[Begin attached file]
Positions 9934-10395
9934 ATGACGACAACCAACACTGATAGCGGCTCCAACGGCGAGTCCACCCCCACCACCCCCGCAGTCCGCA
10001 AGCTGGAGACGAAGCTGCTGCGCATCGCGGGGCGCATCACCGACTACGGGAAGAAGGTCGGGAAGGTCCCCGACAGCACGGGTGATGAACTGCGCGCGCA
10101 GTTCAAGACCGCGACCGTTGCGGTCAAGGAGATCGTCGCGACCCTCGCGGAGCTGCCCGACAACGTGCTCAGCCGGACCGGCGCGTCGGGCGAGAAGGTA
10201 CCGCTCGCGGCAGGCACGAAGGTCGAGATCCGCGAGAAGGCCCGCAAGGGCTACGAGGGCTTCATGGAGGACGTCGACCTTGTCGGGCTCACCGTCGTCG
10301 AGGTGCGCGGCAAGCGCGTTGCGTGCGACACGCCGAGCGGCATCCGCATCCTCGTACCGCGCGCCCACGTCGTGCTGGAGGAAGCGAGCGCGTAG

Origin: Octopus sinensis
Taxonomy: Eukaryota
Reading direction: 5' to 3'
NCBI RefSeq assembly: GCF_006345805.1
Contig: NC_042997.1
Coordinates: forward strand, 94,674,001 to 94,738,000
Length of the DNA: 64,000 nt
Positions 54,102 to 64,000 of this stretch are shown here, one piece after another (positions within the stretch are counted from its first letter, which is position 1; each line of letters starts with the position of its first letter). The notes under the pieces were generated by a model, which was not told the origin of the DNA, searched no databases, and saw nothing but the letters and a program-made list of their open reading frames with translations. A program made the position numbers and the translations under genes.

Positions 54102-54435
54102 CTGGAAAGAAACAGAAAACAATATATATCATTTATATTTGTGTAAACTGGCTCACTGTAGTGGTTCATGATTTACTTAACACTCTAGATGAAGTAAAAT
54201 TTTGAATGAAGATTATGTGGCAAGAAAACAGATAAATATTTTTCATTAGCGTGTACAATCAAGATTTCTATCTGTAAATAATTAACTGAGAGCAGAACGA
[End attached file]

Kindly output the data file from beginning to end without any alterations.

Positions 9934-10395
9934 ATGACGACAACCAACACTGATAGCGGCTCCAACGGCGAGTCCACCCCCACCACCCCCGCAGTCCGCA
10001 AGCTGGAGACGAAGCTGCTGCGCATCGCGGGGCGCATCACCGACTACGGGAAGAAGGTCGGGAAGGTCCCCGACAGCACGGGTGATGAACTGCGCGCGCA
10101 GTTCAAGACCGCGACCGTTGCGGTCAAGGAGATCGTCGCGACCCTCGCGGAGCTGCCCGACAACGTGCTCAGCCGGACCGGCGCGTCGGGCGAGAAGGTA
10201 CCGCTCGCGGCAGGCACGAAGGTCGAGATCCGCGAGAAGGCCCGCAAGGGCTACGAGGGCTTCATGGAGGACGTCGACCTTGTCGGGCTCACCGTCGTCG
10301 AGGTGCGCGGCAAGCGCGTTGCGTGCGACACGCCGAGCGGCATCCGCATCCTCGTACCGCGCGCCCACGTCGTGCTGGAGGAAGCGAGCGCGTAG

Origin: Octopus sinensis
Taxonomy: Eukaryota
Reading direction: 5' to 3'
NCBI RefSeq assembly: GCF_006345805.1
Contig: NC_042997.1
Coordinates: forward strand, 94,674,001 to 94,738,000
Length of the DNA: 64,000 nt
Positions 54,102 to 64,000 of this stretch are shown here, one piece after another (positions within the stretch are counted from its first letter, which is position 1; each line of letters starts with the position of its first letter). The notes under the pieces were generated by a model, which was not told the origin of the DNA, searched no databases, and saw nothing but the letters and a program-made list of their open reading frames with translations. A program made the position numbers and the translations under genes.

Positions 54102-54435
54102 CTGGAAAGAAACAGAAAACAATATATATCATTTATATTTGTGTAAACTGGCTCACTGTAGTGGTTCATGATTTACTTAACACTCTAGATGAAGTAAAAT
54201 TTTGAATGAAGATTATGTGGCAAGAAAACAGATAAATATTTTTCATTAGCGTGTACAATCAAGATTTCTATCTGTAAATAATTAACTGAGAGCAGAACGA